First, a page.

The Local Area
Sitio de Nazaré
The north side of Nazaré beach is bordered by an impressive headland which rises 318 metres above sea level, a bare rock with sheer drops into the Atlantic Ocean.
On that cliff top sits the village of Sitio de Nazaré. A quiet residential village with traditional squares, large church and buildings that can be reached by car, or by the funicular carriage which takes passengers up the sharp slope for a small fee. A winding path also exists but this is definitely more appealing on the way down!
Once at the top there are wonderful views of the town of Nazaré, its fishing fleet nestled in bay of Nazaré, on the other side, that vast empty space of Praia do Norte.
The 3 shrines to Our Lady of Nazareth
Within the village there are 3 shrines to Our Lady of Nazareth, the black virgin. This was originally carved in wood and brought from the convent of Cauliniana, Merida to this place in 711 by Friar Romano.
- In a small grotto 110 meters above the beach where Friar Romano lived as a hermit and is buried there.
- The Chapel of Memory (Ermida de Memória), built by Dom Fuas Roupinho above that same grotto. The legend goes that one misty morning in 1182, this local nobleman, Dom Fuas,the warden of the Castle of Porto de Mós, was out hunting. He realised almost too late that he had in fact chased his deer to the very edge of the cliff. About to fall to his death, he cried out to Our Lady of Nazaré who appeared before him and stopped his horse. In honour of this life-saving miracle, Roupinho ordered a chapel to be built. Over the years it has attracted many pilgrims and today visitors can still see the tale depicted in hand painted azulejos and even the supposed footprint of Roupinho’s horse engraved in a stone found in the crypt below the chapel.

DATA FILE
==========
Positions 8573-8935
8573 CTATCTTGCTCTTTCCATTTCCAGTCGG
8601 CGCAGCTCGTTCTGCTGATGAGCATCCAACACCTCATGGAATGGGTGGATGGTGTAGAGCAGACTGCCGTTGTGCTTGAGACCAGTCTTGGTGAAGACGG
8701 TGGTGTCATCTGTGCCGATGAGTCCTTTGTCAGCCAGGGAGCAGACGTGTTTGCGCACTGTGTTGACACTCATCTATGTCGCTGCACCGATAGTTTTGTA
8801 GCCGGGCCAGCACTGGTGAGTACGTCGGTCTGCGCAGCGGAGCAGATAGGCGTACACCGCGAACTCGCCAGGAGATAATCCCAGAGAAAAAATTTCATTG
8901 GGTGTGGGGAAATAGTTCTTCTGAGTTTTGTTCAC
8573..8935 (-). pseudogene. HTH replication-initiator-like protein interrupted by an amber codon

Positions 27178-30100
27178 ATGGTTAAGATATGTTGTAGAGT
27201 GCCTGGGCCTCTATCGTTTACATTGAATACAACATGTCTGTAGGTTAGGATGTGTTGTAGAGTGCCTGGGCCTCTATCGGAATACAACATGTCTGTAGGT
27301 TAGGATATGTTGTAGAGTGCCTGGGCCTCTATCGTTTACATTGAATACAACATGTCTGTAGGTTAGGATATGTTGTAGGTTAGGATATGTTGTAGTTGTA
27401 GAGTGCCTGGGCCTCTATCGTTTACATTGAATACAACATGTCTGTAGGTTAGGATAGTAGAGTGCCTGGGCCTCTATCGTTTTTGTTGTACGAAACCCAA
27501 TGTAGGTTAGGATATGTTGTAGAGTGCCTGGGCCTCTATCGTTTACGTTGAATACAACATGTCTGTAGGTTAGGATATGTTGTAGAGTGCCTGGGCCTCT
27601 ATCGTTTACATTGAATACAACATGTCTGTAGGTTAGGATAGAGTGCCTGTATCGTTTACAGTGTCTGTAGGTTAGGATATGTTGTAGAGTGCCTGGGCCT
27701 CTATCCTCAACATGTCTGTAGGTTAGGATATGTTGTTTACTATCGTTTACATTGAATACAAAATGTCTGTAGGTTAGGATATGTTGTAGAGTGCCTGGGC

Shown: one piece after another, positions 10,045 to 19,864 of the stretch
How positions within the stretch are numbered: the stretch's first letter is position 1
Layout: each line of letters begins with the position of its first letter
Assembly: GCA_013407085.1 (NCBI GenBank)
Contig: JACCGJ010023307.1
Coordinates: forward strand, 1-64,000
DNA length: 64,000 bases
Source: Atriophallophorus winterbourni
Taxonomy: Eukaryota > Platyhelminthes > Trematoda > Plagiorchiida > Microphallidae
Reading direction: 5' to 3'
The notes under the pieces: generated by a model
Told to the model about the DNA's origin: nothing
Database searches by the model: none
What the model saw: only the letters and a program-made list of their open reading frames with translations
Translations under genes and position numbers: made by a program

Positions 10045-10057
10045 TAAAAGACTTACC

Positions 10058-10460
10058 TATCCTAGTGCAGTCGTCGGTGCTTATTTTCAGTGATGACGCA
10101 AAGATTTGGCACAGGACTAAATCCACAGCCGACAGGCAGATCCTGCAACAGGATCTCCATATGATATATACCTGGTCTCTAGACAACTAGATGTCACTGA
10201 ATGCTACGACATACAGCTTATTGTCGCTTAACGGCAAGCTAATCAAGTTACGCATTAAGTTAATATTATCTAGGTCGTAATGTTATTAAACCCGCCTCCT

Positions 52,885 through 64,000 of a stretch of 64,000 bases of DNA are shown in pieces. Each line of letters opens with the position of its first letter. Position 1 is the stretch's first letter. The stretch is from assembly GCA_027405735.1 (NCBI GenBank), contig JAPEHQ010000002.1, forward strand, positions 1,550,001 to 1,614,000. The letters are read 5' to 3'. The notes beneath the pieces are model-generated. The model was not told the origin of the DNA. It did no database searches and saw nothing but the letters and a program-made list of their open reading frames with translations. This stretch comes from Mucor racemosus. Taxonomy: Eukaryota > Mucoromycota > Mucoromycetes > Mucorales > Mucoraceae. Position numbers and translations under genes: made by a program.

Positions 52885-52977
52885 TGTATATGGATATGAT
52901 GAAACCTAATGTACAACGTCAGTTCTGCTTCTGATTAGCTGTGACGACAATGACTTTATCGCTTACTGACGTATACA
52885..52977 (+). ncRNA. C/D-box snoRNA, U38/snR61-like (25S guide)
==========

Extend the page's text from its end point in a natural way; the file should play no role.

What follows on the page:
- In the Sanctuary of Our Lady Nazareth, founded by King Ferdinand I in 1377, rebuilt in the early 17th century until it acquired its present form, it’s medieval shape no longer recognisable. The large façade above the huge square, built to accommodate pilgrims is dominated by two bell towers, and flanked by two buildings, the hospital and the old royal palace where king and other dignitaries lodged. The church has many 18th century Dutch tiles as well as paintings of the Sacristy which depict the history of the miracle that saved Dom Fuas Roupinho. The image of Our Lady of Nazareth, which is believed to be an original, on the church alter annually attracts large numbers of pilgrims on September 8th.
The first fishermen in the area were the Phoenicians who settled in pre-Christian times, a lingering memory of this is seen in the wooden fishing boats still used today with their narrow and colourful curved prows.
At Casa Museu do Pescador you’ll find a small museum dedicated to the population of Nazaré. A traditional cottage lovingly restored to show the exterior and interior of the home of a typical fishing family for the early part of the 20th century.
A unique tradition of Nazaré, the fisher women still wear the short colourful skits, wooden clogs and black scarves. The skirts are said to represent the 7 days of the week, 7 colours of the rainbow, seven waves in a set along with other biblical, mythical and magical attributes to the number seven. Said to originally be worn by the fisher women waiting on the beach, in cold, wet, windy conditions for the safe return of their men… the multiple layers keeping them warm.
Along the beach front promenade, amongst the tourists, fish is still dried in the heat of the sun, by the fisher-ladies. During summer months on a Saturday afternoon you mights still catch “Arte Xàvega” – dragging of the nets.